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    Fig. A1. Contour plots of S for the 1987 section to illustrate the transformation of hydrographic θ and S onto the model grid. 1) The original hydrographic section (106 × 303 matrix); 2) interpolated across bathymetry and filled downward (106 × 303 matrix); 3) area-mean transformed data onto model grid (100 × 22 matrix); 4) masked data on model grid (100 × 22 matrix).

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    Fig. A2. (left) Schematic of the hydrographic grid and (right) again with a single model grid cell overlaid on top: ϕ1ϕ4 represent water mass properties, A1A4 are areas of the hydrographic grid cells, and a1a4 represent subareas within the model grid cell.

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The Influence of Diapycnal Mixing on Quasi-Steady Overturning States in the Indian Ocean

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  • 1 National Oceanography Centre, Southampton, Southampton, and Hadley Centre for Climate Prediction and Research, Exeter, United Kingdom
  • 2 National Oceanography Centre, Southampton, Southampton, United Kingdom
  • 3 Hadley Centre for Climate Prediction and Research, Exeter, United Kingdom
  • 4 National Oceanography Centre, Southampton, Southampton, United Kingdom
  • 5 Max Planck Institute for Meteorology, Hamburg, Germany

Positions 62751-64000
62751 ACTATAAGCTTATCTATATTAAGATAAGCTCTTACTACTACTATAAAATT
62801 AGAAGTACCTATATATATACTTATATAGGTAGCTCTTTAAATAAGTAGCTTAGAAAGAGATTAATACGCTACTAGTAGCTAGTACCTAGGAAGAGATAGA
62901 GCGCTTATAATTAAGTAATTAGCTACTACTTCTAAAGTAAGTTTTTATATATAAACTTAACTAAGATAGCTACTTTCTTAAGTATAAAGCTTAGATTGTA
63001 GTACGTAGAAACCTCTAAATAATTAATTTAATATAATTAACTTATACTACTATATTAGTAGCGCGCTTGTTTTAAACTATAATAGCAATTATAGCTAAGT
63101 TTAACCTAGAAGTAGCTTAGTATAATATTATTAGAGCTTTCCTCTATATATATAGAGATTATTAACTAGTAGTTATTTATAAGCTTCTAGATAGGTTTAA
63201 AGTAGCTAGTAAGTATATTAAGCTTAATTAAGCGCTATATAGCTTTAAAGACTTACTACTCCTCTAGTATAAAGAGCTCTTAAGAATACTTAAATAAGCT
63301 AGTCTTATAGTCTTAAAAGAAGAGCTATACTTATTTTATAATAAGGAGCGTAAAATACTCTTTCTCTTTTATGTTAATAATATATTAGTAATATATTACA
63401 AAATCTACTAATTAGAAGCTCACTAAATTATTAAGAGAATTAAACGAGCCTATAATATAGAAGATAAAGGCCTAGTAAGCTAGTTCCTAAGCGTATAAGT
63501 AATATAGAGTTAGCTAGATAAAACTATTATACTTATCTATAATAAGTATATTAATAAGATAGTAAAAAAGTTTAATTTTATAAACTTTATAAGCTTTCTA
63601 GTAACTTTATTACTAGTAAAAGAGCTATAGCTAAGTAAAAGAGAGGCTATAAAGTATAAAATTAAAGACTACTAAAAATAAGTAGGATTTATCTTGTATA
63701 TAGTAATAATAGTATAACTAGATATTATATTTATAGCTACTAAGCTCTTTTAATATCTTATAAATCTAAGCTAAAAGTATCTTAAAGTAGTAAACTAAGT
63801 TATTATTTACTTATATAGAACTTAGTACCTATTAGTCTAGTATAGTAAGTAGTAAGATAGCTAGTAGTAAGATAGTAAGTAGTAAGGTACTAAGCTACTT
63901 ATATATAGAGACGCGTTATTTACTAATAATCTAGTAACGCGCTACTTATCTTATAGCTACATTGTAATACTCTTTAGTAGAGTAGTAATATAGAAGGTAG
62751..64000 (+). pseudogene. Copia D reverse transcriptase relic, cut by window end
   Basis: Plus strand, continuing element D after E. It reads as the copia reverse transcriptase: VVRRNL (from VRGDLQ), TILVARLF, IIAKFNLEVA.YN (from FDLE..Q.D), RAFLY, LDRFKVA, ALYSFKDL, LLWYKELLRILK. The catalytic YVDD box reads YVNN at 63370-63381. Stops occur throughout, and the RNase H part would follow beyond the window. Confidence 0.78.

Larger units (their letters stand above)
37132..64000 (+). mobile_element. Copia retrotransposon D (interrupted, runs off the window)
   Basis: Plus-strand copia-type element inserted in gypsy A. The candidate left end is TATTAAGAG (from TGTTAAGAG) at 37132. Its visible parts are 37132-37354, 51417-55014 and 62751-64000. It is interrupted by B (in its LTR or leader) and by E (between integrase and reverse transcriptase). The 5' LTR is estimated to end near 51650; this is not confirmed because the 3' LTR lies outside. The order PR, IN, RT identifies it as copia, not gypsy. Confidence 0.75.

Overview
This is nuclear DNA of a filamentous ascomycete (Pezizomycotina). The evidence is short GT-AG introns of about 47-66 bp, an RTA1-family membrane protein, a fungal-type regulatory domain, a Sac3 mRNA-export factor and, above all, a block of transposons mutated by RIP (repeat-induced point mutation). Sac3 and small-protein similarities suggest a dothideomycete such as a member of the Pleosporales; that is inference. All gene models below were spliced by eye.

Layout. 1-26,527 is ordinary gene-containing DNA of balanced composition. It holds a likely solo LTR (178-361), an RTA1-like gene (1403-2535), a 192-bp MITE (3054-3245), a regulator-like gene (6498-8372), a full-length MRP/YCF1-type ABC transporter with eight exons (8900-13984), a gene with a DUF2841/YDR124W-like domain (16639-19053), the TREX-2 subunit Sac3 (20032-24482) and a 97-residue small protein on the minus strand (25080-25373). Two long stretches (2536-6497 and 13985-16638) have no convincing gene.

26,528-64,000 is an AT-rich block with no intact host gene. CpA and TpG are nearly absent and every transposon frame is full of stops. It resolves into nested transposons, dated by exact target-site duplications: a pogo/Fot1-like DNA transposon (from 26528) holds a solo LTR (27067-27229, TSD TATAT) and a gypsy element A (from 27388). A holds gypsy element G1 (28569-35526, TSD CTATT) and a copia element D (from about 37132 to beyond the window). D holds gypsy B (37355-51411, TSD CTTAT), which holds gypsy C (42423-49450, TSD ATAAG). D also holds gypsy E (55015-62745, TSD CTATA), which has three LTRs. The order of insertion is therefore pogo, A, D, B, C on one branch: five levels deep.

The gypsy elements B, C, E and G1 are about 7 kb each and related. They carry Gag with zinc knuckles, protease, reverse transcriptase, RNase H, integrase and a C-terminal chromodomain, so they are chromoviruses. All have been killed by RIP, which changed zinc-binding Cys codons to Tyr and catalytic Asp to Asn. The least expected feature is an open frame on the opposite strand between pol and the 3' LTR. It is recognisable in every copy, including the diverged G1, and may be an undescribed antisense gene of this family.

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Abstract

A regional general circulation model (GCM) of the Indian Ocean is used to investigate the influence of prescribed diapycnal diffusivity (Kd) on quasi-steady states of the meridional overturning circulation (MOC). The model has open boundaries at 35°S and 123°E where velocity, temperature, and salinity are prescribed at each time step. The results suggest that quasi-steady overturning states in the Indian Ocean are reached on centennial time scales. The size and structure of the MOC are controlled by the distribution of Kd and the southern boundary conditions. The distribution of Kd required to support an overturning circulation in the model interior of a magnitude equal to that prescribed at the southern boundary is estimated using a 1D advection–diffusion balance in isopycnal layers. Implementing this approach, 70%–90% of the prescribed deep inflow can be supported in quasi-steady state. Thus one is able to address the systematic discrepancy between past estimates of the deep MOC based on hydrographic sections and those based on GCM results. However, the Kd values required to support a substantial MOC in the model are much larger than current observation-based estimates, particularly for the upper 3000 m. The two estimates of the flow field near 32°S used to force the southern boundary imply a highly nonuniform distribution of Kd, as do recent estimates of Kd based on hydrographic observations. This work highlights the need to improve and implement realistic estimates of (nonuniform) Kd in ocean and coupled ocean–atmosphere GCMs when investigating quasi-equilibrium model states.

Corresponding author address: Matthew Palmer, Hadley Centre for Climate Prediction and Research, Met Office, FitzRoy Road, Exeter, Devon EX1 3PB, United Kingdom. Email: matthew.palmer@metoffice.gov.uk

Abstract